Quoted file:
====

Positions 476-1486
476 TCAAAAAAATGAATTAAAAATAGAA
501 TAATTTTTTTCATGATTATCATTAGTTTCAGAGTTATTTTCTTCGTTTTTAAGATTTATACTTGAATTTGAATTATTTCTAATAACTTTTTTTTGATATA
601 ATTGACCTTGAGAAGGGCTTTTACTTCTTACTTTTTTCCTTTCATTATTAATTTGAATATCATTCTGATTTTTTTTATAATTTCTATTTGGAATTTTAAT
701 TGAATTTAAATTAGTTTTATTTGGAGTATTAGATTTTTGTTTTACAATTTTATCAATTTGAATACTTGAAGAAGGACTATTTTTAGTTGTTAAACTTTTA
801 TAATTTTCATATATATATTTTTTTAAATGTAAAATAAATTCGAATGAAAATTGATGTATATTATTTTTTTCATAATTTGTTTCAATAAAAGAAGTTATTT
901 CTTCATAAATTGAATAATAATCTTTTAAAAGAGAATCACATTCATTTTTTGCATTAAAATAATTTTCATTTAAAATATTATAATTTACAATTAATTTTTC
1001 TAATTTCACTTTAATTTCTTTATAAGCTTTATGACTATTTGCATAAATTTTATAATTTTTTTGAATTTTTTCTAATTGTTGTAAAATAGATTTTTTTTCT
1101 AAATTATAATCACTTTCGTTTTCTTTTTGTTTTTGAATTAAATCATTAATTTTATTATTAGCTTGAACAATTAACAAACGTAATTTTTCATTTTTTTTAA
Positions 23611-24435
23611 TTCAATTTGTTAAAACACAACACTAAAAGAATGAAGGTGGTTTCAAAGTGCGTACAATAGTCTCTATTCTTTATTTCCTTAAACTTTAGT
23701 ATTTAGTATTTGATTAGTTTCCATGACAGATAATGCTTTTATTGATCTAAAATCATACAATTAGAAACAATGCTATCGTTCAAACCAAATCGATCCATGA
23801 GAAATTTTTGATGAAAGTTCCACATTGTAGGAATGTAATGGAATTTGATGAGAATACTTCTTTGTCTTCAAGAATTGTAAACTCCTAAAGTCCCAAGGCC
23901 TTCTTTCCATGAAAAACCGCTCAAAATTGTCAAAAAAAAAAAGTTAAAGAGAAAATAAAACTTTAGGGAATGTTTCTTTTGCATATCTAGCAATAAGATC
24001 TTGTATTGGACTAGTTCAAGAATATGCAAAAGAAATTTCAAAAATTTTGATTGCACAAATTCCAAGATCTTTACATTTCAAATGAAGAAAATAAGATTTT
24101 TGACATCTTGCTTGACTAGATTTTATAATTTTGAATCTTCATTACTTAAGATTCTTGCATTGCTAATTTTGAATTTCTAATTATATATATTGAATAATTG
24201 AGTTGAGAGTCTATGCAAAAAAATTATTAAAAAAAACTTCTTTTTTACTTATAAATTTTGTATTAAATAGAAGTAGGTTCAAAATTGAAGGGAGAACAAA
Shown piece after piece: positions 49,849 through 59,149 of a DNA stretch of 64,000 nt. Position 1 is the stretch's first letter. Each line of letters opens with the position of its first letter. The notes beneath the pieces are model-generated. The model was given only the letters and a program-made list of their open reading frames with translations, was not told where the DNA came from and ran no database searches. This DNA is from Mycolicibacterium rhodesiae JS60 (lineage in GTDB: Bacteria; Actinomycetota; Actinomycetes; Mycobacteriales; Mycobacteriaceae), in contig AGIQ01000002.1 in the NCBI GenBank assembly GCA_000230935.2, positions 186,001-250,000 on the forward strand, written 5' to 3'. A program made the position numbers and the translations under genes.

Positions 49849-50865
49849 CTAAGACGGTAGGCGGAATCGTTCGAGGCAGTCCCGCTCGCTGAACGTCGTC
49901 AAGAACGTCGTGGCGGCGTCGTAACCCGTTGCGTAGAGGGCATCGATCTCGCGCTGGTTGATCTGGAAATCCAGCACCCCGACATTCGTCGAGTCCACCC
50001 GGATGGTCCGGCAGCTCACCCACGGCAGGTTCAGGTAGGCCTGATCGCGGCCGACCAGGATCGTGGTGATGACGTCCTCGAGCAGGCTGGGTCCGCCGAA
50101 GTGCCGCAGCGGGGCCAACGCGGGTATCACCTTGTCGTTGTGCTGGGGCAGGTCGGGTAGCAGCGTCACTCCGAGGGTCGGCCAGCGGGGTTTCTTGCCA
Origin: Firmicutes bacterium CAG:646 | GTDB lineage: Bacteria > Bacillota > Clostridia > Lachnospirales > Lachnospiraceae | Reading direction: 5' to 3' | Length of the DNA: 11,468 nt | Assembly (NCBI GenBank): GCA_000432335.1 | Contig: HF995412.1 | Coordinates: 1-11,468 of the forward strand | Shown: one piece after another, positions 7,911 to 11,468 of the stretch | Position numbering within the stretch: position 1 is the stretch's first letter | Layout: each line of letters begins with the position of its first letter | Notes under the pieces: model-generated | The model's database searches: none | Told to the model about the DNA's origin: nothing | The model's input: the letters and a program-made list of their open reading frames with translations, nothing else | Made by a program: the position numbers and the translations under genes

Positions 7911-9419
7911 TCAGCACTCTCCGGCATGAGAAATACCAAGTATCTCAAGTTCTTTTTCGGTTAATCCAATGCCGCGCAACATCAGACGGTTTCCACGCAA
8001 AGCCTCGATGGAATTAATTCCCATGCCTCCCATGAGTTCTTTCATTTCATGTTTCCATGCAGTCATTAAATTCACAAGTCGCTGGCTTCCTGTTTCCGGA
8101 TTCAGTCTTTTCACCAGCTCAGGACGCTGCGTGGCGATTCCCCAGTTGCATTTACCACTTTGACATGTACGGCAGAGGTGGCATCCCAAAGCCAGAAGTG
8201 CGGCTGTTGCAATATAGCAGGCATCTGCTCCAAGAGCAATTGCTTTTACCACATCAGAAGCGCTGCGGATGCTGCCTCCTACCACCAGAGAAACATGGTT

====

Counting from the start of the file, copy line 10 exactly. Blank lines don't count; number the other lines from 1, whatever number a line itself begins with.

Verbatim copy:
Positions 23611-24435